Yesterday, I invited a couple WSU recruiting experts to come fill us in on how the Washington State football class of 2014 is shaping up. Braulio Perez, a Senior Correspondent at Cougfan.com and Britton Ransford, the publisher of WazzuWatch.com, were kind enough to answer some questions. Part 1 of that interview can be read here, and part 2 is after the jump.
Leach decides whether a prospect gets offered or not, so ultimate authority rests with him. With that being said, the assistant coaches are hugely vital. I hate to mix baseball with football but you could make the case that the WSU assistants are the starting and relief pitchers, while Mike Leach is Mariano Rivera and comes in for the close. Each Washington State assistant is responsible for a regional area and at the same time, WSU uses a group recruiting approach.
An example of this is outside linebackers coach Paul Volero. Although he coaches the outside linebackers, he's inside wide receiver commit Keith Harrington's area recruiter down in Florida. In an interview I had with Harrington on Monday night, Harrington said one of the main reasons he committed to WSU in late May, sight unseen, was because of his relationship with Volero. Those kinds of bonds have proven to be common with all of the Cougar assistants.
Prospects and their families love Leach. He’s a delight to have in the home, a storyteller that can make you laugh and think, but also will be straightforward with a family. I think that’s what this staff shares is an ability to connect with prospects without selling them on something they wouldn’t be able to deliver. A word you hear on every recruiting call is “family”, and that’s what they’re selling – a chance to be a part of a family, but also be an integral part of turning this WSU program into something special.
Leach has said on multiple occasions that this is the best recruiting staff he’s been a part of and I think that echoes throughout the prospects I’ve talked with. He trusts his recruiters and that’s what has made this turnaround possible, especially on the recruiting trail.
WSU has 19 known verbal commitments and four additional mid-year enrollees. There are a few kids they’ll find room for should they pull the trigger, but I would expect this class to wind up with 24 signees, give or take one or two.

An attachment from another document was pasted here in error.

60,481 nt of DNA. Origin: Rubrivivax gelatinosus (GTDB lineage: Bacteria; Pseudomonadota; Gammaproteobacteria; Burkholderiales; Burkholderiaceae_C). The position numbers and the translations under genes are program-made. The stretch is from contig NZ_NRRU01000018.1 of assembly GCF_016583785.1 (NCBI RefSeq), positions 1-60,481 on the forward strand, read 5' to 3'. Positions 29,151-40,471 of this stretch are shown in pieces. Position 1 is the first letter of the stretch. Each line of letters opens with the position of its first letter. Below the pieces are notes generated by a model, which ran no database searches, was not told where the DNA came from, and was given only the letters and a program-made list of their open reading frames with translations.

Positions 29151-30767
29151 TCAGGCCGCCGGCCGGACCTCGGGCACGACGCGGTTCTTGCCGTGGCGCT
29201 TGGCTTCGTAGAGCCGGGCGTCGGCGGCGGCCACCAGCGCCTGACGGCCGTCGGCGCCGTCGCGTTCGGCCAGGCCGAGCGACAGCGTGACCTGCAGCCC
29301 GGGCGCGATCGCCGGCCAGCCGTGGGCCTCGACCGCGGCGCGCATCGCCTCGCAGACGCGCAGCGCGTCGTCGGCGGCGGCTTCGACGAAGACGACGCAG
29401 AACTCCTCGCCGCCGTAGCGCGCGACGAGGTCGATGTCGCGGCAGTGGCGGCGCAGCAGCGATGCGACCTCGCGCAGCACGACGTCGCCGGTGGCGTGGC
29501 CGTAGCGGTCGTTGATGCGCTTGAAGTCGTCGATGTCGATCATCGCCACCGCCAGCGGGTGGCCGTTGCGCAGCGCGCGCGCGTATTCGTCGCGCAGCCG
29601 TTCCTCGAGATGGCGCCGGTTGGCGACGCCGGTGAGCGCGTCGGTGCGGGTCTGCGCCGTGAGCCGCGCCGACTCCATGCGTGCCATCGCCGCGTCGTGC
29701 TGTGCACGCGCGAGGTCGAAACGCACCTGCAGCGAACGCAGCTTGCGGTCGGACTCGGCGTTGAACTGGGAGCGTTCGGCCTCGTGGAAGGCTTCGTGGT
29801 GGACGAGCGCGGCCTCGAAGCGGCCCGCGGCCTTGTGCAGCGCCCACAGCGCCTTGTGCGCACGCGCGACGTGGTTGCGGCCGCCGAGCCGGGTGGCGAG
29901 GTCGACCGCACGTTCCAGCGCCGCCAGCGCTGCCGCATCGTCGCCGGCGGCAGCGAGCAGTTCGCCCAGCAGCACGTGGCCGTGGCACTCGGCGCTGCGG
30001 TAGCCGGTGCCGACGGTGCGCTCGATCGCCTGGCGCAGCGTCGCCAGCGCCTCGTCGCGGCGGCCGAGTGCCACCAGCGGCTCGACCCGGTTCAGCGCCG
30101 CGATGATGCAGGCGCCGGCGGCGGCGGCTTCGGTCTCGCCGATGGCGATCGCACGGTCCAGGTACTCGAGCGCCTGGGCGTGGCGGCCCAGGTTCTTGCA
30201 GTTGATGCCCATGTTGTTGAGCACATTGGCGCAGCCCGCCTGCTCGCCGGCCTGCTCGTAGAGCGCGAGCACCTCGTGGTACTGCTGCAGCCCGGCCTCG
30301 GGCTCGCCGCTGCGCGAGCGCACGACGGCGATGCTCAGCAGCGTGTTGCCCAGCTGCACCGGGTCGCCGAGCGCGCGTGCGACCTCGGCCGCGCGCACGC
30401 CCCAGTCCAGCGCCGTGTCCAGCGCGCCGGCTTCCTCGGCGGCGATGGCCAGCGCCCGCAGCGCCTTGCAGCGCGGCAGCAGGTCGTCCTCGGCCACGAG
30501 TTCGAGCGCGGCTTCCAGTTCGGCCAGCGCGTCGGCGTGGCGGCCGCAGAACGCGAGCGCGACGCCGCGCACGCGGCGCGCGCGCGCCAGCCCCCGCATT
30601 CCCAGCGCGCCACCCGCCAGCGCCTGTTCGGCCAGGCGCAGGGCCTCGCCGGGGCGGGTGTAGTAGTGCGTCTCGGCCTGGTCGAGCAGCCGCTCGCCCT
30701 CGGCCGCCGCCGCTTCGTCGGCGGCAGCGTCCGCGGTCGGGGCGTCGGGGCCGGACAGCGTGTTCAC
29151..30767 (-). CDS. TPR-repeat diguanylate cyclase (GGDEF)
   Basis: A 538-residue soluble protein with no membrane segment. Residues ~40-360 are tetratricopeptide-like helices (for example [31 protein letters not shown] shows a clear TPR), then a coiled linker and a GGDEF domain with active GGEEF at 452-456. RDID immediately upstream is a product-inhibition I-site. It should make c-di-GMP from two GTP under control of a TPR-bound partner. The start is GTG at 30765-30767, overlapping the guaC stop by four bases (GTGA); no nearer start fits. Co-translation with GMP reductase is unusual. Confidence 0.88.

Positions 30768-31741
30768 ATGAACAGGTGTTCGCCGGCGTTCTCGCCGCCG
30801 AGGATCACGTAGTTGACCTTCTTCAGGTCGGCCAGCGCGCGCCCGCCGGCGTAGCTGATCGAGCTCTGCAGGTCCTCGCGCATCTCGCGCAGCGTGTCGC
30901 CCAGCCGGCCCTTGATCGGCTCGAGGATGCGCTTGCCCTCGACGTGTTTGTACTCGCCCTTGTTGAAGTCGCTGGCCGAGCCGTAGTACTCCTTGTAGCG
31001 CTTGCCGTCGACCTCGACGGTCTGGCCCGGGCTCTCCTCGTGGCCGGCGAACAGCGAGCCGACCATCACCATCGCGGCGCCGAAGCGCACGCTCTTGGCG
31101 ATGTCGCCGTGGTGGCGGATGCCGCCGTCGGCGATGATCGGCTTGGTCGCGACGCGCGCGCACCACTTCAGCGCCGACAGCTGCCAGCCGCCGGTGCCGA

They’ve put themselves in solid position with a number of prospects, particularly local four-stars Marcus Griffin and Kaleb McGary, but I don’t expect them to land any really big surprise prospects heading into signing day.
One thing Leach and staff have been able to do consistently is evaluate and find talent, which is their strongest asset, in my opinion. If the cards fall their way, they could finish very strong, but if their No. 1 option falls through, they usually have a very solid backup plan in mind.
WSU currently has 20 known verbals plus three who delayed enrollment from the previous class, for a total of 23. The rules changed last year — the most a school can sign each year is 25. WSU is still after, and in the mix, for several top rated recruits. This includes OT Kaley McGary, DT Marcus Griffin, WR Brayden Lenius, LB Xavier Ulutu, LB Patrick Choudja, DE Austin Maloata and others. I could see WSU adding several more prospects and end up over the 25 allowed signees. If this were the case, WSU could delay the enrollment until next January beyond the 25 new initials and have them become members of the 2015 class.
One thing to note, though, is that the old “grayshirting” rules are no longer in place. Those who delay enrollment now no longer can sign a Letter of Intent, so therefore there is no binding agreement on either side. Nick Begg, who arrived to WSU earlier this month, is an example of this. He had a verbal agreement with Arizona State to head to Tempe as a January enrollee, but he later chose Washington State instead.
Limiting it to just three is tough – I could make a very strong case for multiple players beyond that. But, if you’re going to hold me to three, I’ll go with Pasadena Junior College offensive tackle Miguel Machado, College of San Mateo cornerback Joseph Turner and De La Salle High cornerback Kevin Griffin. With Machado, he checks in at 6-6, 285-pounds and plays with some nastiness. In watching his game film, the guy serves up more pancake blocks than your local breakfast buffet. With right tackle John Fullington graduating, I think Machado could step in right away and compete for that starting spot.